Chapter 25   The War Inside Ourselves The Bhagavad-Gita is the great warrior epic of India. For thousands of years, Indian caste structure has been dominated by two elite social orders—the Brahmins (poets and holy men) and the Kshatriyas (warriors and nobles). The Bhagavad-Gita is the story of the great warrior Arjuna, who receives spiritual instruction from his charioteer, who happens to be Krishna—i.e., God in human form. Krishna instructs Arjuna to slay his enemies without mercy. The warrior-god points across the battlefield to knights and archers and spearmen whom Arjuna knows personally and feels deep affection for—and commands him…

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Coming Home

By Steven Pressfield | 3 Comments

Chapter 23   Coming Home But what about us? What about the soldier or Marine who steps off the plane from overseas and finds himself in the scariest place he’s seen in years: Home. Has everything he knows suddenly become useless? What skill set can he employ in the civilian world? The returning warrior faces a dilemma not unlike that of the convict released from prison. Has he been away so long that he can never come back? Is the world he knows so alien to the “real world” that he can never fit in again? Who is he, if…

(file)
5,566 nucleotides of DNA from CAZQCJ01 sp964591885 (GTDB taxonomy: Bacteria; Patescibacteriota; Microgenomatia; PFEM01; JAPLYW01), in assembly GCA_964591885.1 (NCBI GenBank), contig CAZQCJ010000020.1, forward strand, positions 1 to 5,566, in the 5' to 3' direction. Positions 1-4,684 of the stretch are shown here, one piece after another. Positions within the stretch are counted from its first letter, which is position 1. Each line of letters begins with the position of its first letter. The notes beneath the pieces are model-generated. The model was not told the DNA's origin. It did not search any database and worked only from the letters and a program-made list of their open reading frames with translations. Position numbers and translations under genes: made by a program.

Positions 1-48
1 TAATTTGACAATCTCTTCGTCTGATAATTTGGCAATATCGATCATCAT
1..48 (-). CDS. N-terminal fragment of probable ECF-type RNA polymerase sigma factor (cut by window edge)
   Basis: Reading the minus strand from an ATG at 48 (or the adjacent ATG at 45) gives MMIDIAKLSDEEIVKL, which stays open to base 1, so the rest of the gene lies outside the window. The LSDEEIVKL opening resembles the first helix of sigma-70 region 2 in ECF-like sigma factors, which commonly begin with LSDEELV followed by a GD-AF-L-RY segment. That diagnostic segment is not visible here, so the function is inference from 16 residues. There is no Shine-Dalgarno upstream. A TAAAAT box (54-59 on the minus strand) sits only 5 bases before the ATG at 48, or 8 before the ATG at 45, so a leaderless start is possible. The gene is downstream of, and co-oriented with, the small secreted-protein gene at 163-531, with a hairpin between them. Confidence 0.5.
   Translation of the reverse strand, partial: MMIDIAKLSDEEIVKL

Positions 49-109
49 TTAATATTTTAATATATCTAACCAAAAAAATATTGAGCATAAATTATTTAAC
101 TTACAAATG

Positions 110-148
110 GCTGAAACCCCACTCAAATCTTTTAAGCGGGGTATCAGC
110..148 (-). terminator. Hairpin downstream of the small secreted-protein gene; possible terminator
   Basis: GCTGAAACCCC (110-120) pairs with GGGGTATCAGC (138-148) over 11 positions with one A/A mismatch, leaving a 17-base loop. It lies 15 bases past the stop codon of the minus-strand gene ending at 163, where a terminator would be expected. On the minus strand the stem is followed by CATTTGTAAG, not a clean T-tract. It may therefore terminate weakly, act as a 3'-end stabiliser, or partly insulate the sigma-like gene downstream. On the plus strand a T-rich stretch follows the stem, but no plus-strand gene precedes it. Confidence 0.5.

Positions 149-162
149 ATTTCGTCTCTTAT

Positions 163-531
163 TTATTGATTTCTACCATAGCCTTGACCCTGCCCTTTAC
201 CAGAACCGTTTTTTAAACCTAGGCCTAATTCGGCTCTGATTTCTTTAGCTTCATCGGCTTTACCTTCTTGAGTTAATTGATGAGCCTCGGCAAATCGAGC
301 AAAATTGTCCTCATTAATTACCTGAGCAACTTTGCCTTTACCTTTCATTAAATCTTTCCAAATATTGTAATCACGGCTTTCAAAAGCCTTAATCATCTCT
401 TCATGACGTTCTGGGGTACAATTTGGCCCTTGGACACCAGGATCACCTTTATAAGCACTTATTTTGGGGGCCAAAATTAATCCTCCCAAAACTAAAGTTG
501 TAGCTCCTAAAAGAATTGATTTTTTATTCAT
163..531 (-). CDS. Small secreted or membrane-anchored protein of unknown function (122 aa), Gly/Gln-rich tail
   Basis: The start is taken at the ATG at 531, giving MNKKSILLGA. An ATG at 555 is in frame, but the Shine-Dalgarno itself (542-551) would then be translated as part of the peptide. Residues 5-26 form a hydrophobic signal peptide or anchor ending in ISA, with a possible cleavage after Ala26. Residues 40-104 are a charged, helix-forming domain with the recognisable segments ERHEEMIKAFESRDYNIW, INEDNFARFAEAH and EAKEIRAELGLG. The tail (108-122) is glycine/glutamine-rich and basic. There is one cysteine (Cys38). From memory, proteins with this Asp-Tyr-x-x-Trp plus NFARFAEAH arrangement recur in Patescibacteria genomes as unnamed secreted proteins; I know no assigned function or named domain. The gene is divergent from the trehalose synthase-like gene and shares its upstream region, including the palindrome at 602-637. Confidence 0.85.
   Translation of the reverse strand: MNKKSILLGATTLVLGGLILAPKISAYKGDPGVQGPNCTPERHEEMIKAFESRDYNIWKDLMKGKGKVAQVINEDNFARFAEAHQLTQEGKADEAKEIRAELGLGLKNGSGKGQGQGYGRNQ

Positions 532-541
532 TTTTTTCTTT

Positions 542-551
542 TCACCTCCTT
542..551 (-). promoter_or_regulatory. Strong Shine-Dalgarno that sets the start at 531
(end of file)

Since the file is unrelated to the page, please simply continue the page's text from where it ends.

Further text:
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Inner Wars

By Steven Pressfield | 6 Comments

PART THREE INNER WARS Chapter 21   Casualties of War All of us know brothers and sisters who have fought with incredible courage on the battlefield, only to fall apart when they came home. Why? Is it easier to be a soldier than to be a civilian? For the warrior, all choices have consequences. His decisions have meaning; every act he takes is significant. What he says and does can save (or cost) his own life or the lives of his brothers. The nineteen-year-old squad leader and the twenty-three-year-old lieutenant often exercise more power (and in spheres of greater and…

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The Warrior Sense of Humor

By Steven Pressfield | 10 Comments